I am becoming ever so slowly a Husker fan, it is fun, it unites people, and its not perfect, sometimes it even borders on sacrilege they way some people revere it. But more than anything I love the church. I think it is the place where the Kingdom of God is made manifest in our reality. It is not complete or perfect. But it is and will always be the place where his people gather, learn, and engage in ministry. It has existed for 2000 years and will continue to do so. But it will have to change, not superficially, but deep core changes that focus on loving God and loving others or better said loving God by loving others and being present with the world Christ came to save.

How the Local Church is like Husker football part 1

I am not a big college football fan. I don't follow teams or get excited about the BCS play-offs. However, as a graduate from Truett Seminary at Baylor and a resident in Nebraska one can't simply ignore college football. It is an ever present reality that drives the local newscast and fills my social media news feeds. I am however, a fan of the church.  I do get excited about new ways of being church in the 21st century.

I have a theory that the local American church (my context) is an awful lot like Nebraska football. It is
difficult to put into words the importance that Nebraska Husker fans place upon college football. It is a way of uniting the state under one banner in many ways. During a game day, Memorial Stadium becomes the third largest city in the state!  It holds an ongoing record for consecutive sellouts at 333. People love the Huskers. They wear red on Saturday and every other day of the week year round. It is an identity and community builder, as much as it is a simple game.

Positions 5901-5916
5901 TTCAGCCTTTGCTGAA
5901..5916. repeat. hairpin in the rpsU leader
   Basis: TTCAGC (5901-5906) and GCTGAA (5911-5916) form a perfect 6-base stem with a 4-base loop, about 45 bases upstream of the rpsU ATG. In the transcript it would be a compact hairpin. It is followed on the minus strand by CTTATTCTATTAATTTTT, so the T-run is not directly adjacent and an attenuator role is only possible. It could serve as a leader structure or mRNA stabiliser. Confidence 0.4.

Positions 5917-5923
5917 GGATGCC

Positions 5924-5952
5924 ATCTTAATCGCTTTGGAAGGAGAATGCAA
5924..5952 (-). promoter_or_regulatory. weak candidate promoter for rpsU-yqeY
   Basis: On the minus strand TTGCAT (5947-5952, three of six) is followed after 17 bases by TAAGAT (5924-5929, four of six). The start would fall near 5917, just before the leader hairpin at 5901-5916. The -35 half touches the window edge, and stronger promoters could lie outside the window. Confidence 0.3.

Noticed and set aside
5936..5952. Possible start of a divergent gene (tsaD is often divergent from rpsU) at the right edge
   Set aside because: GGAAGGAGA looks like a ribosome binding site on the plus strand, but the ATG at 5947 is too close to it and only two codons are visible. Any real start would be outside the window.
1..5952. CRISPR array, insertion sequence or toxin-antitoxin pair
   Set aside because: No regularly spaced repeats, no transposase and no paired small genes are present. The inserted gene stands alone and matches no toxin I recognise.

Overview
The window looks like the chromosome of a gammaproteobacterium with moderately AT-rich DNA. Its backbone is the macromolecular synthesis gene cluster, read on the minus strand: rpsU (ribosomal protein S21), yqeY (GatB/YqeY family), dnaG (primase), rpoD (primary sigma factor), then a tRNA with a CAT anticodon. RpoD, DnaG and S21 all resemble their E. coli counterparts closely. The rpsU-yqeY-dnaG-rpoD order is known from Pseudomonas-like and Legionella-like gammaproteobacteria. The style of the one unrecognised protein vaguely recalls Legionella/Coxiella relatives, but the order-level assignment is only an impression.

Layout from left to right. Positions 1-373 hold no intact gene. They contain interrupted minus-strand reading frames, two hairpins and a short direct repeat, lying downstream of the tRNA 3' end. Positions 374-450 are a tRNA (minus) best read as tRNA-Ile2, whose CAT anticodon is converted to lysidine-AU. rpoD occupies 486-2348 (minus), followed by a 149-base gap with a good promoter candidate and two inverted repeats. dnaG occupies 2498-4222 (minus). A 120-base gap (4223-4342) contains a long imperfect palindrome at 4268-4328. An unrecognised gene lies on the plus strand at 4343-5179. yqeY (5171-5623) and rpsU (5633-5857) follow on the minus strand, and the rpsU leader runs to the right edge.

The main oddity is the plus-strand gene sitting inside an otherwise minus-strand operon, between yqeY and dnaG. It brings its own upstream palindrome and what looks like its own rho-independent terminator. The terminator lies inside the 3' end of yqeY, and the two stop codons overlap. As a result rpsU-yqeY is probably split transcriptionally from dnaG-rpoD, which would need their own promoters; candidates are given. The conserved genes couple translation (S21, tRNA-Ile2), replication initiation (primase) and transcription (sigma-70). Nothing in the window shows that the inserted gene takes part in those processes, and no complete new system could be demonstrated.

I think the church in many ways is similar to Husker football. Right now the football team is experiencing a transition in general and in coaching staff specifically.  So too is the church.  The church is transitioning and the mindset that many Husker fans have about their football team parallel the concerns many have in the church.

First, one of the big concerns for the University is the ongoing sellout streak being at risk.  For years they packed the stadium, so much so they have remodeled the facility, added seats, and even added inter squad games in the offseason.  This sounds like many churches who in years past filled their sanctuaries to bursting, so they added new seats, better fellowship halls, and added services.  But now, that is all in jeopardy.  To be sure the Huskers are not in risk of only filling half their seats, but they are concerned about a downward trend.  Many churches are experiencing the reality of half empty buildings or worse.  Gigantic buildings, are in disrepair, expensive to maintain, and in need of a good renovation to bring them up to code and modern conveniences. Buildings outside of staff are the largest part of many local church budgets. It puts a strain on their ability to do mission.  Many feel like if they could just fill the seats they can justify their existence, but is just filling seats the goal?